Effective as of yesterday (1st December 2019), the terms ‘interim’ and ‘final’ occupation certificates will no longer be relevant as changes to current legislation are implemented.
KEY TAKE OUTS:
- Changes to legislation from 1 December 2019 means no more interim occupation certificates
- What the changes will mean
- How the changes will affect staged developments
Occupation Certificates Changes
After 1 December 2019 the terms ‘interim’ and ‘final’ occupation certificates will no longer be relevant as changes to current legislation are implemented.
The changes aim to:
- Streamline building provisions;
- Reduce red tape;
- Increase community confidence by introducing measures that ensure construction is consistent with approved plans; and
- In 2020, require preparation of a building manual for specified buildings making important information about a building more easily accessible.
Generally speaking, an occupation certificate is required before a building can be occupied or used. In some circumstances though, an occupation certificate is not required. For example, if the proposed development is exempt development or development that does not require consent.
Whilst an interim occupation certificate will no longer be available, staged occupation of a building will still be permitted. For example, where a new strata complex is being constructed in stages. In the case of a staged development, each stage may be completed and become suitable for occupation before the overall development is finished. To accommodate this, an occupation certificate for part of the partially completed building can be issued. In this case though, we must note that:
- the occupation certificate will only be issued for ‘occupiable parts’ of that building;
- the occupation certificate only authorises the occupation and use of the portion of the building to which the certificate relates; and
- in order for an occupation certificate for part of a partially completed building to be issued, the incomplete works cannot pose a health or safety risk to the occupants.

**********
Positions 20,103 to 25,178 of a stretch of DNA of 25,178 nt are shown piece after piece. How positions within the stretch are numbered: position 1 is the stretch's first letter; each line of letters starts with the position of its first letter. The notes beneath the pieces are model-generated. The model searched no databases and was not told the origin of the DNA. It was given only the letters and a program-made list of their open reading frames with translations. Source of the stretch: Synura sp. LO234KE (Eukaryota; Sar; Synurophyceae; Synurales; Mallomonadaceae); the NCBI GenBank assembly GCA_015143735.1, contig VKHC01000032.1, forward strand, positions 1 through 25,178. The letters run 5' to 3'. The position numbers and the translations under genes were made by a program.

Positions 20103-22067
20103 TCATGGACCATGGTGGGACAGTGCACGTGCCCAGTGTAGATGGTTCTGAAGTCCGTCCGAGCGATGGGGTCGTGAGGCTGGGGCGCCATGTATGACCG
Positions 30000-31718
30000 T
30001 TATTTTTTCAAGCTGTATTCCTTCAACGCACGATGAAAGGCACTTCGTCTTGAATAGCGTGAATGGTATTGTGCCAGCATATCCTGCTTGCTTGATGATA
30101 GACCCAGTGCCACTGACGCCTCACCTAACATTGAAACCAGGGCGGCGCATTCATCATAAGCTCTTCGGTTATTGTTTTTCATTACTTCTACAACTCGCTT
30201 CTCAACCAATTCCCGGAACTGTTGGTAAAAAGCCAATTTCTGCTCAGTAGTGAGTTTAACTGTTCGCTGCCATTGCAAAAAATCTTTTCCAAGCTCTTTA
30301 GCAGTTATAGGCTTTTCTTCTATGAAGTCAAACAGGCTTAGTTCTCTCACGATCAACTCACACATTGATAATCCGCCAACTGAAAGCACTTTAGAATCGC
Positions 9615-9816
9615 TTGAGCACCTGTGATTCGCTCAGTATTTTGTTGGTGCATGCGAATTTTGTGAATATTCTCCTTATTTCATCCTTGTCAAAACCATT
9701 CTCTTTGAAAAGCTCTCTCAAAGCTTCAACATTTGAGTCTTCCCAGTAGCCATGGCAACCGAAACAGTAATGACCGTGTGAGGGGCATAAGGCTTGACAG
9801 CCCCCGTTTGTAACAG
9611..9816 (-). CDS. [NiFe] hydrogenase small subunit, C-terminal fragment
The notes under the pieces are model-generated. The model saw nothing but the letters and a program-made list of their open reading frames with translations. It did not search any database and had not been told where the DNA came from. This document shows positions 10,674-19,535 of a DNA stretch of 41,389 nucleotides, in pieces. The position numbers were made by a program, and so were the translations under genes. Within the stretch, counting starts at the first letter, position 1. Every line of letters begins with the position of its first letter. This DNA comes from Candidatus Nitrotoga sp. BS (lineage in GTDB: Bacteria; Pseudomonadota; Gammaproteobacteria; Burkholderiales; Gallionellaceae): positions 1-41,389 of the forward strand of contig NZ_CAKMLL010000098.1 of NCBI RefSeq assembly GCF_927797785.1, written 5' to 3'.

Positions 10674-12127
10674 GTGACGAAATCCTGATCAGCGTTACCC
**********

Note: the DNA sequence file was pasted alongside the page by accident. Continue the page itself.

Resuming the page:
More than one occupation certificate can be issued for different parts of a building as they are completed however an occupation certificate issued for the first completed stage of a partially completed building will have a condition on it that states that a further occupation certificate for the whole building must be obtained within 5 years after the issue of that partial occupation certificate. The reason for this is to ensure that a building is not occupied indefinitely under a partial occupation certificate and that all conditions of the development consent are met in a timely manner.
Once the whole building is complete, another occupation certificate is required for the remaining parts. This will be required to evidence that the building and/or change of use does comply with the associated development consent and that the remaining conditions have been met.
For more information you can visit NSW Department of Planning, Industry and Environment’s website or contact our office.
ABOUT MELINA COSTANTINO:
Melina has over 9 years’ experience as a Licensed Conveyancer, acting for client matters involving; purchase and sale of residential and commercial property, Retirement Village Contracts, Put & Call Options, Call Options and Family Transfers. She is passionate about helping a wide range of clients across all aspects of the buying and selling process and ensuring that her clients meet all their legal obligations.
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